For the past year and a half, since I left NYC, I have been (temporarily) without a home base. But I am not homeless or home-free, I am home-full. Similarly, I consider myself “gender-full”! For a more common shorthand, the words non-binary, genderqueer, gender expansive, and/or gender-nonconforming also work just fine. I think of gender not just as on a linear spectrum from female to male, but as part of a gorgeous vast 3-D web/galaxy with male and female as points somewhere in the vastness and axes spreading out in every direction from every point within this galaxy! And frankly, most people I know are not exactly gender-conforming – I believe that we all are gender complex in some way, and how cool that we all get to wear ourselves and ask to be addressed in whatever way honors each of us most fully.

This all is, and is not, a big deal. I’m not shifting much in who and how I am in the world, I’m mostly just shifting how I frame myself publicly.

If any or all of this feels confusing or annoying or challenging or surprising to you, that’s ok! My deepest hope, though, is that instead of that creating distance between us, may it bring us closer. I would consider it a great act of love if you turn toward curiosity and ask me anything you want to ask me, in order to understand more deeply, if you wish to.

And I understand that, especially for those of you who have known me for a long time, that this can feel like a wild shift and that sometimes you might slip up, but as long as you’re on board with me here, we’ll move through it together.

(If “they” as a singular pronoun is new and/or weird to you, please see the footnote below*.
And if you’d like some of my favorite resources about gender complexity in light of big picture love+justice, please see the other footnote below**.)

I consider queerness and genderqueerness a gift – an invitation to radical wonder and radical welcoming***, and I hope you and I both feel more and more deeply invited into wonder and welcoming as time goes on, regardless of who you are and how you identify.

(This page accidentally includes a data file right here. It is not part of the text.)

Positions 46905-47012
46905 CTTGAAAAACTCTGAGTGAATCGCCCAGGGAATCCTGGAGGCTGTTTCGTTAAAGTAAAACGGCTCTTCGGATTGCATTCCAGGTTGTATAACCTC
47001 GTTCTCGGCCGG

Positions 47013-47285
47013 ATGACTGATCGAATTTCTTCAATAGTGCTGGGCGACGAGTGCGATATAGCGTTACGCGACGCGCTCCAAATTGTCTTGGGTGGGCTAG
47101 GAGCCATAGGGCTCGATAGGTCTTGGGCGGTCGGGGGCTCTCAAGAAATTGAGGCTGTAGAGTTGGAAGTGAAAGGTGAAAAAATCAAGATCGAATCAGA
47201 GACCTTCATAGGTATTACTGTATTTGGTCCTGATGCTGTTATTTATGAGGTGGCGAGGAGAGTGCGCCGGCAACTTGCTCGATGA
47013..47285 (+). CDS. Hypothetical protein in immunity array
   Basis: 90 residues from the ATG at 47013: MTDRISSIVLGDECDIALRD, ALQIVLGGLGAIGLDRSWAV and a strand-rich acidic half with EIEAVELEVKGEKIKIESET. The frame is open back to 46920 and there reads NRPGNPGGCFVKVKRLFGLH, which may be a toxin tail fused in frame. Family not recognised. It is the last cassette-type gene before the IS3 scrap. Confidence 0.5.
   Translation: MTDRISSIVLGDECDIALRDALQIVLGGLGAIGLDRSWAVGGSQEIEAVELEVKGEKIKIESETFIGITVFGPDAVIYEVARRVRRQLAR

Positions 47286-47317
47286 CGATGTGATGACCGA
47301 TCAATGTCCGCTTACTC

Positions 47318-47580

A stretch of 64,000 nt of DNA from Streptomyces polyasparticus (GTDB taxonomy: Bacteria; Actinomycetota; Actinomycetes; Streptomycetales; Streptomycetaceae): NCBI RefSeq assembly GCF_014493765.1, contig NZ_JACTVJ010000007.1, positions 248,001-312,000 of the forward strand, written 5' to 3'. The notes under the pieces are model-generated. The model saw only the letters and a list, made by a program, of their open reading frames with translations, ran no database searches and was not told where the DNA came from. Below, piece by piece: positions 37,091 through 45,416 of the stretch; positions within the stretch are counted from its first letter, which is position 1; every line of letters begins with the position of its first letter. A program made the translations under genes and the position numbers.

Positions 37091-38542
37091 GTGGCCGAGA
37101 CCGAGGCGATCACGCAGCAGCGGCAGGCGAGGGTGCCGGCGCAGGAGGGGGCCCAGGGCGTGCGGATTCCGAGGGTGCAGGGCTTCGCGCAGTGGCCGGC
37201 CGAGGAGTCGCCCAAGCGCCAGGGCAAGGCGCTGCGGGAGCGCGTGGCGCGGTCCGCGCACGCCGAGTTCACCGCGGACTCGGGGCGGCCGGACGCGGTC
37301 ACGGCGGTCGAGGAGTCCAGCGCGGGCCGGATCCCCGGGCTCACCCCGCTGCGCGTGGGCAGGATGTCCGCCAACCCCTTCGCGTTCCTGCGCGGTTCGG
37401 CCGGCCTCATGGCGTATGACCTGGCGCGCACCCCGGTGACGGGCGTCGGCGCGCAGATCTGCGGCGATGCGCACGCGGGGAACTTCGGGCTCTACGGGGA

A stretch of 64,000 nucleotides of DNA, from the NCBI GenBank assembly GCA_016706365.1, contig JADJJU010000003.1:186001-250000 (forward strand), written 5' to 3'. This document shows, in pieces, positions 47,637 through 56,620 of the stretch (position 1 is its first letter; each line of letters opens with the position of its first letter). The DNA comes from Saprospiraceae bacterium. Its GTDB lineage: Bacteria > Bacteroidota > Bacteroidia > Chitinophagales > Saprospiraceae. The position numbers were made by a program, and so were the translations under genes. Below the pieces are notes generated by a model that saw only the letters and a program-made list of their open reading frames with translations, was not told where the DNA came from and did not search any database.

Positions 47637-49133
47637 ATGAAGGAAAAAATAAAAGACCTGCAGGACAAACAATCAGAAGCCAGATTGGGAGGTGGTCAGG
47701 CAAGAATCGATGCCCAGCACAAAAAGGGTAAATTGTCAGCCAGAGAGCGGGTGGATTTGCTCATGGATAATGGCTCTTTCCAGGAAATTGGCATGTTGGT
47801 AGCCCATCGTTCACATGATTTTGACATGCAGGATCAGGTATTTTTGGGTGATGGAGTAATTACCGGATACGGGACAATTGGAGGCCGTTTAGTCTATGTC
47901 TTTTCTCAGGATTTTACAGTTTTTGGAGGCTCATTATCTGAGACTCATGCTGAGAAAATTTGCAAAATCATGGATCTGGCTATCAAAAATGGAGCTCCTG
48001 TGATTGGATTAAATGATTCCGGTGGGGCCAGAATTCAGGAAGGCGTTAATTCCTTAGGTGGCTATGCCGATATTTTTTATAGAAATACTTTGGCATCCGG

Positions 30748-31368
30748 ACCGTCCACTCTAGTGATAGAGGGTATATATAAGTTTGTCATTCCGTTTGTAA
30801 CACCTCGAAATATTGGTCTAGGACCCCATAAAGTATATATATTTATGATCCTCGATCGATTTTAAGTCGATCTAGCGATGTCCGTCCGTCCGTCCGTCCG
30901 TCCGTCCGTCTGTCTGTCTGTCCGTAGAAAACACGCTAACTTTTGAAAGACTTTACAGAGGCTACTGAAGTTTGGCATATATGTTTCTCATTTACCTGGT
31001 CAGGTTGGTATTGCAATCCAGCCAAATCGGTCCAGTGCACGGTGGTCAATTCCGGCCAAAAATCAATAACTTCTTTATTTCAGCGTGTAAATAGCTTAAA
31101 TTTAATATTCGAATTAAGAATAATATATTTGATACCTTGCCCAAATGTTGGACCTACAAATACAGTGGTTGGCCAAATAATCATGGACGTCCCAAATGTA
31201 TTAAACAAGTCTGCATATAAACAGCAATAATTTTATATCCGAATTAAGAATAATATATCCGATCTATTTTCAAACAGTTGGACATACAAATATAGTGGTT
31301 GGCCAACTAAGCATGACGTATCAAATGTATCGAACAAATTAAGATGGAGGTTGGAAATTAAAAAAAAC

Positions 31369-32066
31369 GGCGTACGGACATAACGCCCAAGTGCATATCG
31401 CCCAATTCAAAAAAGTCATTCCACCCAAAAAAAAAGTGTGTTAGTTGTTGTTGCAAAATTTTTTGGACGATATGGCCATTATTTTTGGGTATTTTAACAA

And my heart swells when I think of how we are at an unprecedented moment where the intersections between many varieties of systemic oppression – based on race, class, ability, gender, sexuality, etc etc etc – are more visible than ever, even if, of course, we have a long long way to go. Our liberation is inextricably bound up together, and may we find more and more ways to bring the marginalized to the center, in light of that truth!

Whew! Thank you so much, from the bottom of my heart, for listening.

Yours in Radical Wonder and Radical Welcoming,
Ryan
*We already use they as a singular pronoun without thinking about it, as in:
If you say, “Someone’s coming to pick me up later”
I might say, “Oh cool, what time are they coming?”

And “you” has long worked for both singular and plural.
If I say to Jamie, Jillian, Kay, and Logan: “I am hugely grateful for the feedback you gave me on the first draft of this email!”, it takes context to know whether I’m speaking to one or all of them.

One thing that helps me a lot, when a friend shifts names and/or pronouns, is to actually practice, while alone, telling a story about them in the third person.

Another thing that I’ve found useful when adjusting to a friend’s new name is immediately switching their name in my phone + email, and also talking about the shift with a person who will never meet them or be in contact with them, so I can practice using the new name and pronouns AND address my feelings about it in a way that doesn’t have the potential to harm the person the feelings are about.

**Some of my favorite ways to geek out and learn more about gender complexity in light of big picture love+justice are:
This amazing interview with Janet Mock
The webseries HerStory (the whole season is only an hour long)
And of course My New Gender Workbook, by Kate Bornstein, which is geared at younger folks, but still packed a huge heart-punch for me when I re-read it recently

***radical wonder and radical welcoming” is a phrase I’m borrowing from Kate Bornstein